Thursday 14 December 2017

Katie Byrne: the meet market

Escape any uncomfortable social situation with my small-talk rules

Features writer Katie Byrne
Features writer Katie Byrne
Katie Byrne

Katie Byrne

I was flicking through a catalogue of executive training programmes the other day when I came across one that sparked my interest. 'Mastering the Art of Small Talk' is an intensive two-day course that promises to "take your conversation skills to the next level".

According to the marketing literature, it can help students "banish awkwardness", "approach unapproachables" and "never be afraid again".

At first glance, it looks like this course is aimed squarely at introverts and their socially awkward brethren, but reading further, there is the suggestion that we could all benefit from brushing up on our "conversation starters".

Well, most of us. In my experience, there are generally two groups of people at a social gathering. The first group remember names, breeze through conversation lulls and never come across as tipsy, let alone drunk. In other words, they are the consummate small-talkers and as they congregate in the middle, my kind of people scatter around the periphery.

That man pretending to read the brochure with great interest? He's with me. The woman in the corner purporting to check her phone? She's one of our own.

We are the social introverts and we live in constant fear of conga lines.

Yes, we've read about the importance of finding common ground. However, we believe that a mutual appreciation of cocktail sausages is enough to establish rapport.

Yes, we've heard that it's clever to mirror the person we're talking to. However, our attempts at fake laughter sound like someone getting winded.

Ultimately, we'd rather chain-eat Bombay mix and perspire profusely than engage in a conversation that feels stilted and insincere. Most of the time, anyway.

Unfortunately, small talk is essential for some social interactions - and even those who pride themselves on their authenticity occasionally have to rely on it.

Henceforth, should the following situations occur, we'll happily take tedious small talk and a solid exit strategy:

1 The post-chat-up let-down occurs when you meet the man of your dreams, only for him to casually refer to his girlfriend/wife 10 minutes into the conversation. The challenge here is to look nonchalant and continue smiling, even if your mouth is threatening to collapse and the light has left your eyes. The smallest of small talk in your arsenal should now be used to bring this conversation to a neat conclusion.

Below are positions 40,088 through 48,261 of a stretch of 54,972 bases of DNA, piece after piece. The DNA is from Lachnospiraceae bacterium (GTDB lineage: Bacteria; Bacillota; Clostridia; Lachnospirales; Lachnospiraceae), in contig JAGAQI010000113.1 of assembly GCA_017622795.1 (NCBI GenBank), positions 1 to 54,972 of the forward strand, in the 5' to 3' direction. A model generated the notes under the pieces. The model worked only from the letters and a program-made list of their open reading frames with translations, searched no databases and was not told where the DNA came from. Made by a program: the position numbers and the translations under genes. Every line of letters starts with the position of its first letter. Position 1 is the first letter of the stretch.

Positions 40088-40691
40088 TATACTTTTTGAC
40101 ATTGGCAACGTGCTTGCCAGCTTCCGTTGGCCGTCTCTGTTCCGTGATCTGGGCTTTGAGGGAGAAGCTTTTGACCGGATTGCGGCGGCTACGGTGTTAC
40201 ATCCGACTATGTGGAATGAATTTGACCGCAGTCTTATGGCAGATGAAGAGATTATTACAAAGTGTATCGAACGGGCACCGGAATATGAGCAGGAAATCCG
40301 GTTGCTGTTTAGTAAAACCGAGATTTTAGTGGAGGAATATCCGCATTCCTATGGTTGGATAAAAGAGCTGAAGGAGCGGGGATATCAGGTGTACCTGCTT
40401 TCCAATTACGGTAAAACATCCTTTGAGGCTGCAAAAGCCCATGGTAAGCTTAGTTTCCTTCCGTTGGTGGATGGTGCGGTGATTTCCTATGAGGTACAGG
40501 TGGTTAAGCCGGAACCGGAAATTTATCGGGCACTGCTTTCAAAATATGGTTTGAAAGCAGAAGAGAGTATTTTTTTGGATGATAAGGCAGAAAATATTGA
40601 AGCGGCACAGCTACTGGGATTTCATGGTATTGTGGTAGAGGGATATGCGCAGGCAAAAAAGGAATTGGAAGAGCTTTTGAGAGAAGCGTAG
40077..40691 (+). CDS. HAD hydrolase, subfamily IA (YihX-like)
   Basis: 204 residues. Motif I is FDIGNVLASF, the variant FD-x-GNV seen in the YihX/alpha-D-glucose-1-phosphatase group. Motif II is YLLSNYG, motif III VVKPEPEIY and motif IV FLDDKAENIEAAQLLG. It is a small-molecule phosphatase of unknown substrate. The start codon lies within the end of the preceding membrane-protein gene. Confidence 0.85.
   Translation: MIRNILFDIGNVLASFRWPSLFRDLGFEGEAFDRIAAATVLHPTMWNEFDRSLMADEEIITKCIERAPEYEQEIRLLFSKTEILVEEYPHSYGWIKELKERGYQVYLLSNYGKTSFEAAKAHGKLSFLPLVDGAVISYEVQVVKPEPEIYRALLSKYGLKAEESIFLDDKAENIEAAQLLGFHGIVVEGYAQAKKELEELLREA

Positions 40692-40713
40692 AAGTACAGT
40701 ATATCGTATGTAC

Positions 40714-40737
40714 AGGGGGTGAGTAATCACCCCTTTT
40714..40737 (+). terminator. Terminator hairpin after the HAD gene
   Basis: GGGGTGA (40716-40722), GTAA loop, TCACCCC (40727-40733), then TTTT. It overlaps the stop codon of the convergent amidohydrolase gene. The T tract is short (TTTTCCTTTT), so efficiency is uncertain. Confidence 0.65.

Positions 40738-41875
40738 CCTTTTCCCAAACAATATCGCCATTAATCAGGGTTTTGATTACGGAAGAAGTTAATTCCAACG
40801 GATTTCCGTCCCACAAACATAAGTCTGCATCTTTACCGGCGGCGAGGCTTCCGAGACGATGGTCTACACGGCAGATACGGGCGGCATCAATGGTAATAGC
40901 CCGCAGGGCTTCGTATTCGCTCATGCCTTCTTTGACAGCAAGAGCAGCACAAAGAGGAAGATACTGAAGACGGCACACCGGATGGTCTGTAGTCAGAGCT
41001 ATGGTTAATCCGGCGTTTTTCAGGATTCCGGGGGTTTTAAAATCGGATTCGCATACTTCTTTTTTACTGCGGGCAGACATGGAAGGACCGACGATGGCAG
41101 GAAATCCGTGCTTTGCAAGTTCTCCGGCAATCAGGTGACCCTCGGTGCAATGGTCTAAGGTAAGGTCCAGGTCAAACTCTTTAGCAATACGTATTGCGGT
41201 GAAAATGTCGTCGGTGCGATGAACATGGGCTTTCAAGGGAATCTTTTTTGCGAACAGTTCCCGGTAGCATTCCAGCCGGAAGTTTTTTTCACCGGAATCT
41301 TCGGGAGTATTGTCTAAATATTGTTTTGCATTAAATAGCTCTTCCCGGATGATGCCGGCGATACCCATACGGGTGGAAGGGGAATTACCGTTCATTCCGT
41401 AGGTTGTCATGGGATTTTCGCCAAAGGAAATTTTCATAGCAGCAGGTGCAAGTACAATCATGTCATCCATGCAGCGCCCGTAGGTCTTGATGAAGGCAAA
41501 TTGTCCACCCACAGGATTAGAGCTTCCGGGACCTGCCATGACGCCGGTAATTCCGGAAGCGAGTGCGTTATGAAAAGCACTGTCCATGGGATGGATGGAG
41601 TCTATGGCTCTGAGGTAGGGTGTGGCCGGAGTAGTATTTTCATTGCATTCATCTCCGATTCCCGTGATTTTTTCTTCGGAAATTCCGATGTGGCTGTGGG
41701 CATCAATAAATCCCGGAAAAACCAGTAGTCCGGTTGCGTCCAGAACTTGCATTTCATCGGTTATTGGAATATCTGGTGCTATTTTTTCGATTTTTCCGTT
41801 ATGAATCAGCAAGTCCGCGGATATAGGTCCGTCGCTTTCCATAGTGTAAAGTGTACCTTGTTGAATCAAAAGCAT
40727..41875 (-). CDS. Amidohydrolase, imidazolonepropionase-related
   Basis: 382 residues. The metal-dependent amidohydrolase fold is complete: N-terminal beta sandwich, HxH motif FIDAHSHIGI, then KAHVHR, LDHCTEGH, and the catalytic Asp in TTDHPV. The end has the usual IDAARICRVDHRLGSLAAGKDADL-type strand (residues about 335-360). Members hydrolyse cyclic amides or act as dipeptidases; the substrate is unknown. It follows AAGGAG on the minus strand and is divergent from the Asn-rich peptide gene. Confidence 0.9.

2 Small talk is also the preferred approach should you bump into someone you know only vaguely on the Luas.

Here, you should experiment with variants of "working away" and "same-old, same-old" before mumbling something about having to get off at Beechwood. An exaggerated yawn is also quite helpful...

3 As a general rule, small talk should be observed at all times in pharmacies. Preparation H and deep-and- meaningful conversations are simply not compatible, while authentic conversation around the issue of over-the-counter codeine is unlikely.

4 Elsewhere, small talk is the preferred mode of communication when dealing with hairdressers that wish to know if you've "any holidays planned"; taxi drivers that want to know if you're "heading into work"; and drunk people who are halfway through the second portrayal of the same story.

5 Small talk is often a necessary evil in the workplace. In the event of ending up on your own in the lift with your boss, it is considered good practice to stutter something that even you can't understand before feigning an acute interest in the ascending numbers that light up above the door.

6 Once seated at your desk, you may receive a phone call from a client or business associate whose telephone voice sounds like it is modelled on a news reader. She will elongate her vowels and say things like "we're playing telephone tag".

This is not a conversation; it's a performance. And you have no option but to play along, even if your colleagues are wondering why you suddenly sound like Anne Doyle.

7 Many small-talk manuals touch on the subject of customs and etiquette. Handshake or hand clasp? One kiss or two? These are trifling matters in the grand scheme of things. The real social minefield here is what to say when you miss the cheek and inadvertently go for the full snog.

8 Small talk is also your ally should you say goodbye to somebody only to discover that they are walking in the same direction. Just pretend not to know them if it transpires that they are taking the same bus home. It's for the best...

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